Shortly before I met my husband, I spent three years living abroad. Two of them in one place and the final in transit back from Kumamoto, Japan to the east coast of the United States, the slowest way possible.

Three months after I met my husband, he invited me to join him for a destination wedding in Brazil. Four months later, he lost his job and decided he wanted to see more of the world too. He spent the next six months traveling around China and SE Asia and for five, blissful weeks during the holidays I joined him in Thailand and Laos.

In our four years together pre-kids, we traveled to nine different countries. Our attraction to one-another had a lot to do with our mutual desire to live abroad someday and raise our future kids that way too .

So it comes as somewhat of a surprise to me that here I sit, ten years later, just 11 miles from where we first met.

But, as I accidentally lamented out-loud about this—over the recent, February school-vacation week (while on a family trip to Arizona, mind you)—my husband was quick to defend that our kids were hardly provincial.

You see, I think moms (OK, perhaps all people) fall into two main camps (many tents, but just  two camps): those who are happy staying put and those who constantly have to be on the go, go, go.

My tent is firmly staked in the latter camp.

For me, entertaining my kids means we are doing something outside of the house. It’s entirely possible that the real reason for this is that I am not a crafty mom, not that resourceful and lack sufficient space to let them blow off steam but I prefer to think it’s because I am just wired that way…I’m less for human being, more for human doing.

I’m a stay-at-home-mom who has trouble staying at home.

I think it only fair to acknowledge that there are underlying issues too: I went away to boarding school at a young age, my parents’  multiple divorces meant shuffling between multiple homes and I spent my summers in one place and the school year in  another. For me, the concept of home holds little, deep, sentimental value or nostalgia.

I have a lot of friends who spend copious amounts of quality time at home with their kids. They get lots of projects done, plan meals and do cute crafts together. On occasion, I do some of this too and when my kids are out of the house, there’s no place I’d rather be but when we’re all together, I start getting itchy.

There’s a big-wide world out there and I want them to see it. Even if it’s just the part that’s a few blocks away, the next town over or in the city, I want to show them. I want to take trains or trolleys or buses or planes to get them there. I want to share the thrill and adventure of the journey as well as the destination and I want to expose them to so much of what this amazing planet has in store.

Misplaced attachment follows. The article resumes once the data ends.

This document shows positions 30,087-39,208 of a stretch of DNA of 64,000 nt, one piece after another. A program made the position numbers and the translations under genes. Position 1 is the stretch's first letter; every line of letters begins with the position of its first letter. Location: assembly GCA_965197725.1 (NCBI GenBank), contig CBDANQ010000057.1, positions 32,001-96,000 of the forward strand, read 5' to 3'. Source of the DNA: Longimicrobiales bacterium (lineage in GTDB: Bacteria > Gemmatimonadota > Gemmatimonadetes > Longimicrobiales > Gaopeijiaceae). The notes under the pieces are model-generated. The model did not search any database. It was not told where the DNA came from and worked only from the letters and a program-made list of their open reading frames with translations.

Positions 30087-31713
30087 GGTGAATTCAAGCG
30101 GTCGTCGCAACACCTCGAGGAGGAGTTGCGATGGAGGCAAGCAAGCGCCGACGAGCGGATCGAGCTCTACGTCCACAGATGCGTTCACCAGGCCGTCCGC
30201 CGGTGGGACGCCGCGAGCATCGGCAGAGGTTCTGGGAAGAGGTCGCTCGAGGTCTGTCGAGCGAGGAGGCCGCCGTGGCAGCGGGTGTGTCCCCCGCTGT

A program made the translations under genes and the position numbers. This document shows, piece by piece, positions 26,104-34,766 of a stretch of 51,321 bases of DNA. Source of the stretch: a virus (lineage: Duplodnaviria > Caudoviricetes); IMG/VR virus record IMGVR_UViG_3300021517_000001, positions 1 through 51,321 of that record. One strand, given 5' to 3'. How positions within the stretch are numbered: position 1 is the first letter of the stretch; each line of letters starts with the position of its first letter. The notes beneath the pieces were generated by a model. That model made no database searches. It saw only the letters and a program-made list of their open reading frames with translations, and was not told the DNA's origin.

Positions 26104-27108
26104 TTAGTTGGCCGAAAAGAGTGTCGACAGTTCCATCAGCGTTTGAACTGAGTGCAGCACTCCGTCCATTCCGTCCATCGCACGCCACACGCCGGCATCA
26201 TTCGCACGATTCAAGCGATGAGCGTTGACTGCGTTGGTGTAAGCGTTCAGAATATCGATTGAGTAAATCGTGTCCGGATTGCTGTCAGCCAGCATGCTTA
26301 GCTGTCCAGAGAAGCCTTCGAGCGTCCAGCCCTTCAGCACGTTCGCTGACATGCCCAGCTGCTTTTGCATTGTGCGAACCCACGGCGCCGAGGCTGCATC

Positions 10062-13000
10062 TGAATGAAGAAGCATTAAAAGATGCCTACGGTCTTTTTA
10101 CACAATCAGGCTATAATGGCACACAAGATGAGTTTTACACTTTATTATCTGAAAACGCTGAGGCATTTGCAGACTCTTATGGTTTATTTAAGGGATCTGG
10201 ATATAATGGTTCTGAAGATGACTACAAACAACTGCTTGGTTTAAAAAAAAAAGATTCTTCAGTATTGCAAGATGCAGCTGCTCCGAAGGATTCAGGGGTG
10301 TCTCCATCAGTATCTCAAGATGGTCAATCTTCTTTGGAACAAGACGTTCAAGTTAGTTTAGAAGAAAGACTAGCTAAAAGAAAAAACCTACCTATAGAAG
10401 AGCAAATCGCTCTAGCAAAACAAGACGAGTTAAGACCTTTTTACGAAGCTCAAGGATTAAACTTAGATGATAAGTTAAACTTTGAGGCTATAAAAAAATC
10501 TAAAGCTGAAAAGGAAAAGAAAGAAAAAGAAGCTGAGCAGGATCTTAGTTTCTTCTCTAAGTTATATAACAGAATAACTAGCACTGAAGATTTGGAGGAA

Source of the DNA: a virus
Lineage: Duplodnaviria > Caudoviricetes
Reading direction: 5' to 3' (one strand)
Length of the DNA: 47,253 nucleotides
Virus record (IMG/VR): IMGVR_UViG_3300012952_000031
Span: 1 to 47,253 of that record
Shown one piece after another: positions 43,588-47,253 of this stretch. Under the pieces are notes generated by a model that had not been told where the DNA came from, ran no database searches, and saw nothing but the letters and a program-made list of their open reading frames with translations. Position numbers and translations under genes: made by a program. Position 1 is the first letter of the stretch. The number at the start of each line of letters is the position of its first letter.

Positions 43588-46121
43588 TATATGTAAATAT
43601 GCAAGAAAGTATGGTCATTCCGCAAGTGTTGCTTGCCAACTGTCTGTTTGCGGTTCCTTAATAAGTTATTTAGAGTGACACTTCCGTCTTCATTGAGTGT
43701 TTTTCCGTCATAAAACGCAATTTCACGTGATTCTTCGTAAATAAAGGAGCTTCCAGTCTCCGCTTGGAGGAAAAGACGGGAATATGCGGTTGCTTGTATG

I also worry that the older my kids get, the more entrenched in school , social lives and sports they become, the harder it will be to pick up and go. What if we never get there? Where, exactly is “there” anyway?

In the meantime—in the five years we’ve had so far trying to raise our mini-global-citizens—though we haven’t moved abroad, my husband points out that at least we’re sharing a great deal of our own vast and diverse country with them. I guess I overlooked domestic travel as quantifiable travel experience and my husband had to bring me around, to list out the road trips, plane rides and ferry crossings we’ve taken together to open my eyes.

What I’m trying to realize, to convince myself of, is that, for kids, sometimes even a trip down to the corner store can be a thrilling adventure. That there don’t need to be bells and whistles, bullet trains and tuk tuks to share the world with them, it’s all a matter of perspective.

It’s about enjoying the journey, not just the destination.

I hope, despite my love of being on the go, that my children will be able to develop a deep love and appreciation for being home. That they will think of home as a solid, immobile foundation from whence they came and to which they can always return…no matter where in the world it may be.

How has your travel life changed since having kids? Are you more deliberate in your destinations? Frequency? Durations? World Moms want to know

This is an original post to World Moms Blog by Kyla P’an of Massachusetts, USA.  Kyla’s previous posts are: Traveling with Kids: Destination China and Finding Balance. She can also be found on her personal blog, Growing Muses.

The photograph used in this post is attributed to the author.

Kyla P'an (Portugal)

Kyla was born in suburban Philadelphia but spent most of her time growing up in New England. She took her first big, solo-trip at age 14, when she traveled to visit a friend on a small Greek island. Since then, travels have included: three months on the European rails, three years studying and working in Japan, and nine months taking the slow route back from Japan to the US when she was done. In addition to her work as Managing Editor of World Moms Network, Kyla is a freelance writer, copy editor, recovering triathlete and occasional blogger. Until recently, she and her husband resided outside of Boston, Massachusetts, where they were raising two spunky kids, two frisky cats, a snail, a fish and a snake. They now live outside of Lisbon, Portugal with two spunky teens and three frisky cats. You can read more about Kyla’s outlook on the world and parenting on her personal blogs, Growing Muses And Muses Where We Go

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